Good question - smart to think about this at the design stage rather
than a couple years down the road. A few ideas (I haven't tried them,
just some thoughts...)
You could include wood "feet" of some sort that expose long grain to
the ground - kind of like a traditional workbench. Look around -
there's a picture (though it doesn't show the feet closely) at
Depending on the project, you could also use some sort of leveling
feet or even large-diameter bolts that screw into T-nuts in the ends
of the legs. For example,
Furniture on the lawn (glider, bench) get nylon slides tapped into the bottom
of the legs, then are
set on bricks. The bricks keep the legs out of the damp grass and a little bit
above the weed
Furniture on the patio gets nylon glides tapped into the bottom of the leg.
This gives about a
quarter inch of clearance from the concrete, and isn't really noticeable. The
slides tend to crack
over time and need to be replaced every year or two. They're fairly cheap from
It doesn't hurt to seal the bottom of the legs with a couple coats of finish,
epoxy being our
favorite for the bottom of outdoor legs. We still put on the slides and use the
bricks, but I wear
a belt and suspenders too..
Probably a dozen other ways to protect the lumber, but this seems to work for us.
> What can be done with outdoor furniture that rests on the ground?
> Although I'm using PT lumber, the end-grain of the furniture legs make
> direct contact with the ground.
As others have suggested, furniture glides.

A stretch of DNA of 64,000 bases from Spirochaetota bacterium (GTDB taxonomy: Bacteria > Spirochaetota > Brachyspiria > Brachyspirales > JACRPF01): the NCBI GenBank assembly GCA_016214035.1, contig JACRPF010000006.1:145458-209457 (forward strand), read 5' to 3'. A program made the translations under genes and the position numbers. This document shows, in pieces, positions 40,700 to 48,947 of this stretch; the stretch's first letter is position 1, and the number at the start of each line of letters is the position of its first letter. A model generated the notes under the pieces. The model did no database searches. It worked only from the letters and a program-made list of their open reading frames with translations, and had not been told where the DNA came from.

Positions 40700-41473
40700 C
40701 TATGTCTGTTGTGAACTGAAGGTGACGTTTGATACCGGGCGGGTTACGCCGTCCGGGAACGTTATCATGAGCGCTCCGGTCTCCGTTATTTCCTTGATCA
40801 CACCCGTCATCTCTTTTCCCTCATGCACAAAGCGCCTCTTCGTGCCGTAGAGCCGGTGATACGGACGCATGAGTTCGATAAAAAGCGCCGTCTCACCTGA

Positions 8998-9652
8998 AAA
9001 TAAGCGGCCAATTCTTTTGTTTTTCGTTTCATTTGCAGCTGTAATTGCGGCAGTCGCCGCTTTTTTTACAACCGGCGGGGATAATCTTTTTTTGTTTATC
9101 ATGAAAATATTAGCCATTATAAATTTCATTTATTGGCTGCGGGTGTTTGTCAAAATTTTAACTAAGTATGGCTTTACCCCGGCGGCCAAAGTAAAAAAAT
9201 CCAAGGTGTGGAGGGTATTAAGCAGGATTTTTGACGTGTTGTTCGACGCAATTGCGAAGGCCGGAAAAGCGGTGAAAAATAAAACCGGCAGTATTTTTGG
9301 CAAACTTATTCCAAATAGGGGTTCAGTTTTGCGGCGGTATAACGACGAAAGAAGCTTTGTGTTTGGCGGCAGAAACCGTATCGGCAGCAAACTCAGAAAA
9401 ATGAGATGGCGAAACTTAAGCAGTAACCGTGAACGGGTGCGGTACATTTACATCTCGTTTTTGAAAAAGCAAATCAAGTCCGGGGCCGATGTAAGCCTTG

I'd make them from 1/2" sheet PVC stock using #14 Coarse thread, pan
head, S/S, sheet metal screws.
You can make them any size needed.
C'bore the PVC plastic to allow the screw heads to be recessed.
I use them as a standard,
Thew won't cold flow, and are UV resistant.
Cut a shallow rabbet around the bottom edges of each leg. Screw 3 or 4
screws into the bottom of each leg leaving the heads about 1/4 inch proud
of the leg bottom. Wrap each leg with packing or duct tape and make a
dam around each leg. The edge of the tape should be at least 1/2 inch
below the end of each leg. Invert the chair/table and pour epoxy onto the
end of each leg and fill the cavity/pocket. When the epoxy has completely
cured sand everything smooth.
Make sure your PT wood is dry before doing this or your new end cap
will break loose as the wood dries and shrinks.
If you need special sized feet for the bottom of wooden legs where they will
get constantly wet, use a cheap plastic cutting board. You can trim to size
and shape it with woodworking tools. They keep the water from the end grain
and prevent any damage.
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